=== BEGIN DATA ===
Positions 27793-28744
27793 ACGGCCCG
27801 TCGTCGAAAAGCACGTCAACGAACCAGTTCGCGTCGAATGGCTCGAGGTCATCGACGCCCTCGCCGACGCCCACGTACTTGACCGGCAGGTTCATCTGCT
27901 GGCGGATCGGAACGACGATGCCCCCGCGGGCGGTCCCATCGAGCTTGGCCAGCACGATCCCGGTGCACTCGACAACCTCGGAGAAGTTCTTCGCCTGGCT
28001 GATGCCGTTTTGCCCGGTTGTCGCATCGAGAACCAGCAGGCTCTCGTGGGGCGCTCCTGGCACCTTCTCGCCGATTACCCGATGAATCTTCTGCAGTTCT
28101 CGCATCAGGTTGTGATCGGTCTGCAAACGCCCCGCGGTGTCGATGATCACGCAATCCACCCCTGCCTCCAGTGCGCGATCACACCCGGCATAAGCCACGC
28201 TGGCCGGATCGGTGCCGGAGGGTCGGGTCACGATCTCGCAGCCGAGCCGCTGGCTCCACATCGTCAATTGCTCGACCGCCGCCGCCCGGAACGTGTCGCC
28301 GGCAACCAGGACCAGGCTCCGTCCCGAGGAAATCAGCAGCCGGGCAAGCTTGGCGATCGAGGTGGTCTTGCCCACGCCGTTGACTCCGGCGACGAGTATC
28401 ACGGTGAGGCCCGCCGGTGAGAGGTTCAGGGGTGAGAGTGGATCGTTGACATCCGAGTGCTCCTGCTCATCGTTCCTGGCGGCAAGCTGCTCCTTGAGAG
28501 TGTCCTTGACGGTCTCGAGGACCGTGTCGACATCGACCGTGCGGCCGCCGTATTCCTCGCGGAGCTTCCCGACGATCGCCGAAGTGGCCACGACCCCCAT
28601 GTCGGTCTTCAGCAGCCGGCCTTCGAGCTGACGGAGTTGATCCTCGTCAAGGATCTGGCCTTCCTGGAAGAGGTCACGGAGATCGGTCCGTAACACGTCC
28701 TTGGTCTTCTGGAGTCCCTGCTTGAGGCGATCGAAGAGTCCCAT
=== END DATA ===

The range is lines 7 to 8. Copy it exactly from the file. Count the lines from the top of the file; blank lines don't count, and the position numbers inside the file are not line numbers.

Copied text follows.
28201 TGGCCGGATCGGTGCCGGAGGGTCGGGTCACGATCTCGCAGCCGAGCCGCTGGCTCCACATCGTCAATTGCTCGACCGCCGCCGCCCGGAACGTGTCGCC
28301 GGCAACCAGGACCAGGCTCCGTCCCGAGGAAATCAGCAGCCGGGCAAGCTTGGCGATCGAGGTGGTCTTGCCCACGCCGTTGACTCCGGCGACGAGTATC